It is hard to believe that summer has wound down, and we’re all looking at fall gardening chores already.
One of those fall gardening chores is the harvest and proper curing of my Butternut Squash. Butternut Squash is one of the most popular types of winter squash.
Don’t get confused with that term. By no means does that mean that you plant or harvest your squash in the winter. It simply means that the squash was bred to be harvested late in the season, and eaten throughout the winter.
Yes, it is considered a fruit but is generally displayed by foodies as a vegetable and thus marketed as one. It has a sweet flavor similar to pumpkin. In fact, in New Zealand and Australia it is known as Butternut Pumpkin and in many recipes it is used as a replacement for pumpkin.
The skin is tan, but the flesh is a lovely orange color that deepens as the fruit ripens. In most general garden talk the Waltham Butternut is one of the most popular varieties, and one you’ll find at farmer’s markets and many grocery stores.
Butternut squash is easy to grow, easy to store, and easy to eat! One of the best ways of cooking it is to just roast it in the oven.
A few simple steps are needed to ensure that you have wonderful tasting squash that will last you all winter long.
Before the first frost date you should already have your squash picked and cured. While a gentle frost may not hurt the fruit it will indeed affect the longevity of its storage capabilities.
Here is central Illinois I will begin that process about mid-September. Give or take a few days before or after but I want to give myself time to have them out of the garden before that first heavy frost.
Curing your squash will rid it of excess water which allows the fruit to become sweeter. While there has been much recent debate about the length of storage time, from no curing needed to over two weeks, I prefer to allow at least ten days to two weeks. The curing process allows for the skin to thicken which deters any rotting thus maintaining the long storage time, which can be up to six months.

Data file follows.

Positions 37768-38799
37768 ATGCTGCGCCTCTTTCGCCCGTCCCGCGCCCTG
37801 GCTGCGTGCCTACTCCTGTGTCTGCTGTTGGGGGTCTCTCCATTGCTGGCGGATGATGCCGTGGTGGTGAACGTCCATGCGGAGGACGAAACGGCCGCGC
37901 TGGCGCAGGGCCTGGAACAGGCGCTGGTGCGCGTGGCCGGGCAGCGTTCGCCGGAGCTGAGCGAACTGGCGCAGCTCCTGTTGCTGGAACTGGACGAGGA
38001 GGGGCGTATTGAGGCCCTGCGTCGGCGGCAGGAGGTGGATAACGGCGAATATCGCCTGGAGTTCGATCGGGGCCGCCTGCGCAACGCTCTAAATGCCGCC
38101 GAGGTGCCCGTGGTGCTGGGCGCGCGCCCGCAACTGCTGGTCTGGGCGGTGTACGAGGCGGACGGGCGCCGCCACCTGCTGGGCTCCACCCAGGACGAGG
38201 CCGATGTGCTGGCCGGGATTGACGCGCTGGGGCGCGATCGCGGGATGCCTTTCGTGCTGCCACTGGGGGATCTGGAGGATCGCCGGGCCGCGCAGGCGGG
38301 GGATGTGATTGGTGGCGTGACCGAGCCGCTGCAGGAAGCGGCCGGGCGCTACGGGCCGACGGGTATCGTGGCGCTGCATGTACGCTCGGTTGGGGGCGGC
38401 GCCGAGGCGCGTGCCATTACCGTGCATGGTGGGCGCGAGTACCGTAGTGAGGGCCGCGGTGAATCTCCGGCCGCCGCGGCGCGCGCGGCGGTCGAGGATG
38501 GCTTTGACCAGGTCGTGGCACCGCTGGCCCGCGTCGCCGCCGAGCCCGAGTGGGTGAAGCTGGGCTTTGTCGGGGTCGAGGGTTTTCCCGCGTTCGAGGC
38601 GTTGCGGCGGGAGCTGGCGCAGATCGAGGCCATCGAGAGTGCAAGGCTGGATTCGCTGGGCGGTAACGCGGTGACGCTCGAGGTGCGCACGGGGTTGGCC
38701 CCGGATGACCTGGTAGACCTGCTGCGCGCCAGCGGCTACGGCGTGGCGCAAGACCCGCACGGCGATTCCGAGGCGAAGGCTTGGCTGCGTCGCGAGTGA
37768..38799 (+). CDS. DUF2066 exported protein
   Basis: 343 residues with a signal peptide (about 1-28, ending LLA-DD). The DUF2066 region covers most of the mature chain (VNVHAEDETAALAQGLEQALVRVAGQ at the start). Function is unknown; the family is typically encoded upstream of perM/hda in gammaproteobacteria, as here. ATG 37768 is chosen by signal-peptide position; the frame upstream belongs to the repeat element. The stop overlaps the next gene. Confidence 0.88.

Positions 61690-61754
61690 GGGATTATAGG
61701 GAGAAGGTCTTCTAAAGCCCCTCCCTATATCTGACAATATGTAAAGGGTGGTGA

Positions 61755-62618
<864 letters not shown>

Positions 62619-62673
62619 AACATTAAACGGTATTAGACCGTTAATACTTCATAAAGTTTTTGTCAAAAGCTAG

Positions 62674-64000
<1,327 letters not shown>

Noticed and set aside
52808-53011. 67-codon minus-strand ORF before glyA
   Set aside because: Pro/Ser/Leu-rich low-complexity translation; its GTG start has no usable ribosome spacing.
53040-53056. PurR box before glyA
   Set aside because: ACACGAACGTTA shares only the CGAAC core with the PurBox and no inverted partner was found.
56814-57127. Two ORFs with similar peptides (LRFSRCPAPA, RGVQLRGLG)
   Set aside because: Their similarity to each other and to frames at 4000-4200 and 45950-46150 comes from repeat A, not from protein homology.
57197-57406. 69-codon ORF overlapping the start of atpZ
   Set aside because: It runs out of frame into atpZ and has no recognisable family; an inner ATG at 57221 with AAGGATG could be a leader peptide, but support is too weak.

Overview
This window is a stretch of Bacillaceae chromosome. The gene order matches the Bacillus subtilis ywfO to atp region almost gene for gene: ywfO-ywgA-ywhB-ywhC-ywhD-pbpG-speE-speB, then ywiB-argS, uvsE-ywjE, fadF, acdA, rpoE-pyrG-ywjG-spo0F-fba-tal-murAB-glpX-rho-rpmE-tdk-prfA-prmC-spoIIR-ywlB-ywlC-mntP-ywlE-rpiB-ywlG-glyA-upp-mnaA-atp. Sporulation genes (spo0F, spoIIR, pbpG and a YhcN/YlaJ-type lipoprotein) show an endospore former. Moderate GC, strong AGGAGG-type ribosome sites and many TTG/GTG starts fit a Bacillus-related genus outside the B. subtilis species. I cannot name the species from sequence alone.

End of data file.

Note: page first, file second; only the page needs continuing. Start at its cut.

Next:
Step One: Field Harvest
You will want to leave at least two inches of stem on your fruit. Snap or cut the stem. You want a clean surface on the stem. Snapping the stem flush with the fruit will just encourage bacterial growth in that area.
If you do snap the stem flush with the fruit, then you will want to eat that squash first as you will drastically shorten the storage time. The same goes for any fruit that has cuts or bruises. Keep those separate from the ones that should last longer. Mark them “eat first”, and make sure they’re accessible in your storage container.
I will leave my fruit in the field after harvesting. Again there is debate here as well. Some prefer to cure in an enclosed area with good air flow. The claim is that you will not have any loses to pest or disease. I like to let the sun and fresh air do the work.
Step Two: Field Cure
Every few days I will turn the fruit so all parts get sunlight and air flow. And then after 14 days, I will bring the fruit in. During that curing time the skin will darken a bit more and hardens even more. You can use the fingernail test to check for readiness: try to pierce the skin with your fingernail and if you can’t then the fruit is ready.
Step Three: Prep for Storage
While I’m piling the fruit in the harvest baskets, I will wipe any excess dirt from the fruit and check again for cuts and bruises again. Once all the harvested fruit is clean and dry, then it is time to put in storage.
Step Four: Cold (or Cool) Storage
Butternut squash store best at 50 to 55 degrees. I realize that many of us do not have the capabilities of maintaining the proper temperatures and humidity but there are a few ideal locations that will allow for good storage. If you have a good root cellar then you are at the top of the heap. But what if you don’t? Well, the next best place is you cool basement. Preferably in a dark corner, somewhere that stays the coolest during the winter months. A crawl space under the house is also a good location.
I prefer to set my squash on some type of shelving, in a single layer. I still want the squash to breathe and piling them all in a basket can cause bruising or the passing of disease. This way you can keep a good check on each individual fruit.
While some have luck with keeping squash in an attached garage I do not recommend this. My first concern is temperature–it’s not stable in the garage, especially if it is exposed to morning or evening sunlight. The second concern would be the idea of pulling a running vehicle in and out, releasing all kinds of fumes and contaminants into the space in which the squash is stored.
It’s quite simple to harvest and store your squash…and the idea of having this sweet, fresh dish all winter long is rather intoxicating, isn’t it?